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The New Consumerism: The Reach of the Sharing Economy

April 11th, 2016

The sharing economy is one of the eight trends which we see as combining to create The New Consumerism. The New Consumerism sees today’s consumers reassessing their priorities and increasingly ask themselves what they truly value: Why own something that I only use sporadically? Why accumulate more belongings when I could be out experiencing life? Why pay for space I don’t use?

The cross-industry appeal of the sharing economy

The sharing economy has the potential to impact across sectors. Those at the frontline include automotive and travel. Travel in particular is a sector revolutionised by the sharing economy. From booking accommodation in privately rented apartments and rooms on Airbnb, to engaging guided tours with a local on Vayable, to house swapping with Love Home Swap and meeting new people and dining in their homes through AirDine; the travel sector is awash with businesses embracing the sharing economy.

New-Consumerism-Sharing-Economy

Yet the sharing economy has the potential to transform many more areas, disrupting sectors and creating new ones. Goods ideally suited to sharing include:

  • Those that are only used sporadically – eg tools or sports equipment. Spinlister for instance enables peer-to-peer lending of bikes, surfboards and skis in over 55 countries;
  • Those that are for a specific lifecycle phase – eg toys and games or baby equipment. US company, Toystrunk.com, stocks toys suitable for 0-6 year olds and allows users to create a wish list of toys and rent them for US$2-US$16 for 2 weeks;
  • Those that are only needed for a one-off occasion – eg clothing for a special event or DVDs. Rent the Runway is a US-based company described by The New York Times as a “Netflix model for haute couture” Rent the Runway describes itself as not being in the fashion business, but being in the fashion-technology-engineering-supply-chain-operations-reverse logistics-dry cleaning-analytics business. For US$139 per month subscribers can access 3 items at a time and return them as frequently as they wish;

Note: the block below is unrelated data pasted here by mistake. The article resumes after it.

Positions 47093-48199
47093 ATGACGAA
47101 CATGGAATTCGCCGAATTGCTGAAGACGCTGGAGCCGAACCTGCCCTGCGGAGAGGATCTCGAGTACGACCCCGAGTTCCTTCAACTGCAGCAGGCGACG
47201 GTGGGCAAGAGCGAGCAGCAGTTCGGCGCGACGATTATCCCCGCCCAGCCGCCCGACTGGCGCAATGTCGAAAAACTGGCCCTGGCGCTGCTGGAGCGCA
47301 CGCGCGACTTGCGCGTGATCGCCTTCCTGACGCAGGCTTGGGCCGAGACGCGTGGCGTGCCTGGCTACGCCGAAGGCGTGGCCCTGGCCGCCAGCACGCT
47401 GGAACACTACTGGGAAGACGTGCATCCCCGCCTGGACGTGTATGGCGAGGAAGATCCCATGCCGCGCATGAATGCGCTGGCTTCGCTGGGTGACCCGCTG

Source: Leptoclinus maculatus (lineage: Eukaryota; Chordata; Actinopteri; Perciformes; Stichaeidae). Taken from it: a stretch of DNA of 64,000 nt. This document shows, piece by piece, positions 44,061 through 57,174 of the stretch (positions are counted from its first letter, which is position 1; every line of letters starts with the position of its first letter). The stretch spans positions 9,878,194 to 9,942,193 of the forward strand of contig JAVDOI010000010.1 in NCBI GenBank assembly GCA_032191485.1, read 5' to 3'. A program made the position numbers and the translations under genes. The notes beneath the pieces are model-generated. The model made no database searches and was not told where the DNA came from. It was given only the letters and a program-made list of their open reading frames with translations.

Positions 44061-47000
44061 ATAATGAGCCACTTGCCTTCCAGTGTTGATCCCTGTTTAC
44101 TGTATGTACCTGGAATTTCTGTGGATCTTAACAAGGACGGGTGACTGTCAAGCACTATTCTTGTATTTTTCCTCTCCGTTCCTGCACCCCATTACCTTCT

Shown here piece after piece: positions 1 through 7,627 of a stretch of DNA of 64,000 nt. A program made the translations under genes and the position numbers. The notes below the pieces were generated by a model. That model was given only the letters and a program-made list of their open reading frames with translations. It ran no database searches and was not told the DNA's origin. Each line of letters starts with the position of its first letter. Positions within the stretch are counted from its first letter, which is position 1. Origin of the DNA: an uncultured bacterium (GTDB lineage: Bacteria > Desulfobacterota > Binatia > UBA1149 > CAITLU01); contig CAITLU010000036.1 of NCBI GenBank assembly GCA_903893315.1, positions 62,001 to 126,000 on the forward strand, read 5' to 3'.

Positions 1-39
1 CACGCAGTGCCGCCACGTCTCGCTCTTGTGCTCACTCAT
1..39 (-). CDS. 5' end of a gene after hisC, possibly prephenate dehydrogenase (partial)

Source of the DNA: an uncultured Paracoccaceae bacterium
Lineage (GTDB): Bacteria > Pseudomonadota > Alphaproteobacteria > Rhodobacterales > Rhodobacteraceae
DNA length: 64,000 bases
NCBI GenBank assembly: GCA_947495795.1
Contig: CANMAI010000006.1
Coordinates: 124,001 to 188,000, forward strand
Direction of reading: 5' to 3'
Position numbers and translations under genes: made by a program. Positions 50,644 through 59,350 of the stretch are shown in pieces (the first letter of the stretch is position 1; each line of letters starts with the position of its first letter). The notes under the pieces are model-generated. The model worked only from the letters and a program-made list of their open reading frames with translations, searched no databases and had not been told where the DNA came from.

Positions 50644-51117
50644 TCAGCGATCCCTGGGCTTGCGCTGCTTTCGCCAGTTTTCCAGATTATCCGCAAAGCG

• Those that are highly expensive and out of reach of mainstream consumers – such as designer handbags or luxury cars. BMW and Sixt joined forces to create a high-end car sharing scheme. The scheme allows BMW to reach a younger demographic. RiseArt, describing itself as an art concierge service, enables subscribers to rent original art for a monthly fee.

Services are also affected. Underutilised space – in the form of gardens, spare rooms and storage space is a good fit. The sharing of skills online is a growth area as are time-saving offers which take on consumers’ chores and timebanks where people trade their time hour-for-hour.

  • JustPark, a UK-based business, enables the rent of privately-owned parking spaces and driveways, marketing itself as a time and money-saving service for motorists;
  • Rover – Based in the US city of Seattle, but operating nationwide, offers dog-walking, dog-sitting and daycare for dogs through a network of dog lovers. Rover takes 20% of its sitters’ earnings and also a service fee amounting to 5% of the booking fee of dog owners;
  • Butler Factory is a Singapore-based company, which connects businesses with freelancers globally;
  • Roost enables its users to rent out storage space in attics and basements and parking spaces across major US cities.

Online portals enable the renting or free exchanging of almost any product or service:

  • Rent Tycoons is a Singapore-based peer-to-peer rental platform enabling users to rent almost any good or service.
  • Similarly, HeyNeighbor! is a community marketplace in the USA for people to find tools, equipment, and other household items;
  • Peerby, based in the Netherlands, is a similar platform but facilitates the borrowing of goods free of charge.

Embracing the sharing economy

It may be naïve to think the sharing economy will disrupt and transform all sectors, but it will have an impact to a lesser or greater degree on all consumer-facing companies.  Being at the forefront of the trend, the travel and automotive sectors provide a glimpse of how the sharing economy will develop. Established businesses are, and will increasingly, embrace the sharing economy – in travel Hyatt has bought a stake in Onefinestay whilst Wyndham Hotels has purchased a stake in LoveHomeSwap. In automotive, Zipcar was purchased by Avis.

It’s vital that business does not bury its head in the sand where the sharing economy is concerned; there are many opportunities to be had for established players – from reaching new consumers, building brand loyalty and improving reputation.

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Sarah Boumphrey

Sarah has 15 years’ experience in economic and consumer research. In her role as Global Lead of Economies and Consumers, she focuses on translating economic and consumer trends information into useful insight. Sarah leads the development of our macroeconomic and consumer trend content, with a special interest in emerging markets.

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